Modern Applications of Animal Behavior Analysis

Perhaps the most common application of ABA for animals is training for domestic animals. Survey data from 2012 shows that over a third of all American households have at least one dog, while almost as many have at least one cat, according to the American Veterinary Medical Association. Training is critical for most dog breeds, especially larger ones that could pose a legitimate threat to others if negative behaviors are left unchecked.

Some branches of the military, as well as many local police departments, routinely rely on canine units to support them in dangerous activities. These animals go through advanced training programs, which includes conditioning sessions conducted by a qualified applied behavior analyst. Personal service animals are invaluable companions for people with a wide range of disabilities and health concerns, so they also receive advanced training based on ABA methods.

Working as an Animal Behaviorist

There are dozens of different career paths within the field of animal behavior, but ABA professionals are particularly qualified for direct training and therapy. Most spend at least some time dealing directly with animal subjects, but qualified practitioners have quite a few options when choosing an employment environment. Some work as wildlife handlers in zoos, aquariums or sanctuaries, while others work with horses and livestock in a farm or ranch setting. A significant percentage of animal trainers are self-employed consultants who work directly with clients.

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Preparing for a Career in the Field

Psychology professionals and students who are interested in a career in animal behavior should seize opportunities to work around animals as much as possible. Those who are committed to this path should add some animal biology and zoology to their academic plan if possible. There are several types of scientific backgrounds that can qualify someone to work in animal behavior, including psychology and conventional behavior analysis. Animal behaviorists can also boost their career profile by qualifying and applying for certification through the Animal Behavior Society.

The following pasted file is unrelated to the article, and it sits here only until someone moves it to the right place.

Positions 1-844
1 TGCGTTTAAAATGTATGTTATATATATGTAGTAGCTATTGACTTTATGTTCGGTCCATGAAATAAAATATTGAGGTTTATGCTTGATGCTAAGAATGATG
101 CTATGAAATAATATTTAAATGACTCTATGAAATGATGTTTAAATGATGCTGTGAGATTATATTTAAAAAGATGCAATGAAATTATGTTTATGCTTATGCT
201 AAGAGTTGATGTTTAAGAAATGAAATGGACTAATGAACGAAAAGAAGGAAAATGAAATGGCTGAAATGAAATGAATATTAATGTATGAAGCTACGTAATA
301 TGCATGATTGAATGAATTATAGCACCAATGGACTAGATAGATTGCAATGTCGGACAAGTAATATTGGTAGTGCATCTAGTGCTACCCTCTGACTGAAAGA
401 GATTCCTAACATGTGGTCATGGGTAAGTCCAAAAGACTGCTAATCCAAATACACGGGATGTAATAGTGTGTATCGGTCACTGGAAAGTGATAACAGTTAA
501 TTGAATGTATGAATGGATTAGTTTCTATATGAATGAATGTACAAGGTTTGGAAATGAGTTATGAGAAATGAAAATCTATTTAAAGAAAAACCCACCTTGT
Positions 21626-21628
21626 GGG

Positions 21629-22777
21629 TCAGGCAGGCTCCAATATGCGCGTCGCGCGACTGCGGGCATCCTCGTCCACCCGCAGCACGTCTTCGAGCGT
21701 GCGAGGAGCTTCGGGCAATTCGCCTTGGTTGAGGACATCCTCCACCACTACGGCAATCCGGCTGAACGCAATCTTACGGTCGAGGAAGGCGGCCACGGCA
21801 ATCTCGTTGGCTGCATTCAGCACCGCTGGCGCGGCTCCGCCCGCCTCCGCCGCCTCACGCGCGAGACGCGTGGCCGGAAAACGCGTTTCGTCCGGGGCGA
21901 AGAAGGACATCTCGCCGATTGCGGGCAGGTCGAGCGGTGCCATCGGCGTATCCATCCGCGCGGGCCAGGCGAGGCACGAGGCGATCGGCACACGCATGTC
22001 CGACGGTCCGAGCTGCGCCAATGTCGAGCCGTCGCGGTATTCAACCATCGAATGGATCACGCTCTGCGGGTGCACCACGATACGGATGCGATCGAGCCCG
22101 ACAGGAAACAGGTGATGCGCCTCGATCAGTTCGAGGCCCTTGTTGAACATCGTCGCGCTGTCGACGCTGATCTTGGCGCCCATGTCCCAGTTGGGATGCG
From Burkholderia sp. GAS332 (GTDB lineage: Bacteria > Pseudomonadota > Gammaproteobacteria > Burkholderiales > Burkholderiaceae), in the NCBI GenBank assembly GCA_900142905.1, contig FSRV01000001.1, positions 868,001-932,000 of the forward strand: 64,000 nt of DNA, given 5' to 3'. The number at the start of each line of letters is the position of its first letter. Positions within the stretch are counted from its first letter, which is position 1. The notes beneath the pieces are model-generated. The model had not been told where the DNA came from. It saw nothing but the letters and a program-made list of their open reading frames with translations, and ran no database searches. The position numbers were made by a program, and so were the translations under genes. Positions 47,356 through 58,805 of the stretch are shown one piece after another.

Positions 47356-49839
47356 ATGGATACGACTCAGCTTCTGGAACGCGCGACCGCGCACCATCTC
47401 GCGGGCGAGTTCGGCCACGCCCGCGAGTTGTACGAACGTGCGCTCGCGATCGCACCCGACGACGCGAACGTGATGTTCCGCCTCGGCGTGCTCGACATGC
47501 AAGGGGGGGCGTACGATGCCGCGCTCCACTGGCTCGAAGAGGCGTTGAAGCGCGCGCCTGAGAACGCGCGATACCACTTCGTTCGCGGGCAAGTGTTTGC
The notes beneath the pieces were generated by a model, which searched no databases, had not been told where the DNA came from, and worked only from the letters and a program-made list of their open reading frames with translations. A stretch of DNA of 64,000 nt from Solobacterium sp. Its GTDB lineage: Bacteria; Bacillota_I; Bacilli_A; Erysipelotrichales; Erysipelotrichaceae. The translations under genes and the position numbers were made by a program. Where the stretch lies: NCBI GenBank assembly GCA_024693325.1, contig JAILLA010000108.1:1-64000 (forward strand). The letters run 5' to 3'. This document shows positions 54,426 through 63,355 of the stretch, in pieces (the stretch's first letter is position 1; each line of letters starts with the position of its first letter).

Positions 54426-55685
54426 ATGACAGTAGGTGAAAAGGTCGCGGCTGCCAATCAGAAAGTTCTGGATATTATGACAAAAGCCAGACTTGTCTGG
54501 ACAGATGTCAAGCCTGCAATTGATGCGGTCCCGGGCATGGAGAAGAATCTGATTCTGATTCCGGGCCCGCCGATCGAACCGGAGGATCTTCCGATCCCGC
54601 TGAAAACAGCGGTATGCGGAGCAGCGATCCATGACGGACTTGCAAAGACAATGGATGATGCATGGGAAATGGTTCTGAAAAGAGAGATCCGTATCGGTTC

Further Reading About Animal Behavior Analysis

Animal husbandry was one of the first revolutionary developments in historical human societies, and it’s still a critical factor in many industries across the globe. The modern field of animal behavior isn’t quite that old, but the growing body of research and literature on the subject continues to grow every year. Students, behavior analysts and other individuals can find a recommended reading list sorted by specific area of interest on the official website of the International Association of Animal Behavior Consultants (IAABC).

There are a lot of differences between animals and humans, but the basics of training and conditioning are surprisingly similar between species. The principles and methods of ABA are uniquely suited to adaptation for use on animals thanks to their simplistic foundation and modular implementation. While the bulk of jobs for behavior analysts will continue to revolve around care for human patients, behavior analysts with a passion for animals have plenty of options for exploring a different career path within their profession.